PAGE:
- Adagio – Allegro non troppo (E minor - B minor - D major - ambiguous key - B major)
- The movement, in sonata form, frequently alternates speed, mood, and key, with the main key being B minor. It opens quietly with a low bassoon melody in E minor. Violins appear with the first theme of the Allegro in B minor, a faster variant of the slow opening melody, which eventually leads to the secondary theme in D major. The energetic development section begins abruptly, with an outburst from the orchestra, culminating in a refrain supported by brass and timpani. The movement concludes with the secondary theme in the recapitulation (as the first theme is omitted, because of the tension in the development section) and a coda where both parts are in B major, finally ending very quietly.
- Allegro con grazia (D major – B minor – D major)
- This dance movement, in ternary form, is in 5/4 time. It has been described as a "limping" waltz. The opening contrasts with the darker B section where the timpani sound on every beat. A graceful coda also ends the movement in quietness.
- Allegro molto vivace (G major – E major – G major)
- The scherzo is in a compound meter – 12/8 and 4/4, and in sonata form (without development). It begins with strings in a fast, exciting motif playing semiquavers against a woodwind 4/4 meter. It leads to the E major secondary theme in the exposition beginning with clarinet solo with string accompaniment. The opening theme reappears, now the first theme in the recapitulation, which later leads to the secondary theme, but this time in G major. The movement ends with a coda triumphantly, almost as a deceptive finale.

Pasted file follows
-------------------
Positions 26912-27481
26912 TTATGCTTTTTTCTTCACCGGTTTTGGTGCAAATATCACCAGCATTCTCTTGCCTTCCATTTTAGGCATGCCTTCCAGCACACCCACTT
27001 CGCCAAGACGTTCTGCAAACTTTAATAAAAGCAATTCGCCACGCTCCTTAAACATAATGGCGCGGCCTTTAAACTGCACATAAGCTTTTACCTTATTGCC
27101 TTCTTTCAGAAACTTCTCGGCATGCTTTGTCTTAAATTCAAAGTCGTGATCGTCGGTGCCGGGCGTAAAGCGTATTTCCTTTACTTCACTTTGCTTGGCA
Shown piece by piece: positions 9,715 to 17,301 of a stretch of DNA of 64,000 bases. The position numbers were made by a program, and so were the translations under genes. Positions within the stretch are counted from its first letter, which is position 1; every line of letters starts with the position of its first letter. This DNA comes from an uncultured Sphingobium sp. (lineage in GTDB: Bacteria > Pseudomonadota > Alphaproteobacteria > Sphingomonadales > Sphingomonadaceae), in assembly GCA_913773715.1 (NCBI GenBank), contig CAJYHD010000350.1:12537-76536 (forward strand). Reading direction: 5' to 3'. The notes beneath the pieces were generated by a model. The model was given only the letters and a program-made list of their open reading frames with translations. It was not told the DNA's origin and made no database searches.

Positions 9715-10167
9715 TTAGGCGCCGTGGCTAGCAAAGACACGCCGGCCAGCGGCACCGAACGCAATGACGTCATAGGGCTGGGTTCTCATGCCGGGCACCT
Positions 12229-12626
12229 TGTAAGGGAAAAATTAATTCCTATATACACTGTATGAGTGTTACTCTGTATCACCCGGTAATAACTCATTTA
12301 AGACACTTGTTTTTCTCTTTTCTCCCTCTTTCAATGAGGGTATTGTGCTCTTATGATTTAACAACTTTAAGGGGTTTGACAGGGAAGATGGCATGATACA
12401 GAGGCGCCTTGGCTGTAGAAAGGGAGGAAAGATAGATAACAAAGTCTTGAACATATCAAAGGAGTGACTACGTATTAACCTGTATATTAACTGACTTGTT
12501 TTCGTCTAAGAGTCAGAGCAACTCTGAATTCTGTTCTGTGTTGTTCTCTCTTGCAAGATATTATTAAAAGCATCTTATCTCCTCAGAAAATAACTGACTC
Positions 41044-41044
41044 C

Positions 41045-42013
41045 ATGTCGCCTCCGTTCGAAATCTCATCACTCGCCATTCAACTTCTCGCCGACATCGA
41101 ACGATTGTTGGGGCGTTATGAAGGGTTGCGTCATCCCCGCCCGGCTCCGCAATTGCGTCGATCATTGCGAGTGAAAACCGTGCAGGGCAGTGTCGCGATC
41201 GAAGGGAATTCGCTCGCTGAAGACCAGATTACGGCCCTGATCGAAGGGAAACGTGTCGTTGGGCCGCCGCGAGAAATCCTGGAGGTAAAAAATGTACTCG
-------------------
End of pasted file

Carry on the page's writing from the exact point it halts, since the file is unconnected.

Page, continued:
- Finale: Adagio lamentoso (B minor – D major – B minor – ambiguous key – B minor)
- Back in B minor, the slow movement is in sonata rondo form, in the structure of a six-part rondo form of A-B-A'-C-A"-B'. Beginning instantly with the exposition, the opening "A" theme melody on the first and second violins appears frequently through the movement. A calmer D major segment (the "B" subject in the exposition) builds into a full orchestral palette with brass and percussion, then leading into the restatement of the opening theme (first subject). Similar to the first movement, the turbulent climax lies in the development ("C" section), here with timpani roll and a descending sequence on the strings and marked con fuoco, followed by the recapitulation which begins with a more hyperactive restatement of the opening theme, on an F-sharp bass pedal. And then a somber funeral-like chorale is heard with the trombones and the tuba. The following second subject is melancholic and mournful as this time the key is in B minor instead of D major as in the exposition. The melody is then repeated with lower notes on cellos, basses, and bassoon, and finally ending quietly again in B minor and in total tragedy, which basically causes the final appearance of the first subject not heard, as if the Fade out occurs in the middle of the "B" theme in the recapitulation before the final appearance of "A" is heard.
Among Tchaikovsky's symphonies, this is the only one that ends in a minor key. His first, second, fourth and fifth symphonies, plus the Manfred Symphony, are all minor-key symphonies that end in the tonic major, while the home key of his third symphony is D major (even though it begins in D minor) and that of his unfinished Symphony in E-flat (unofficially "No. 7") is E-flat major.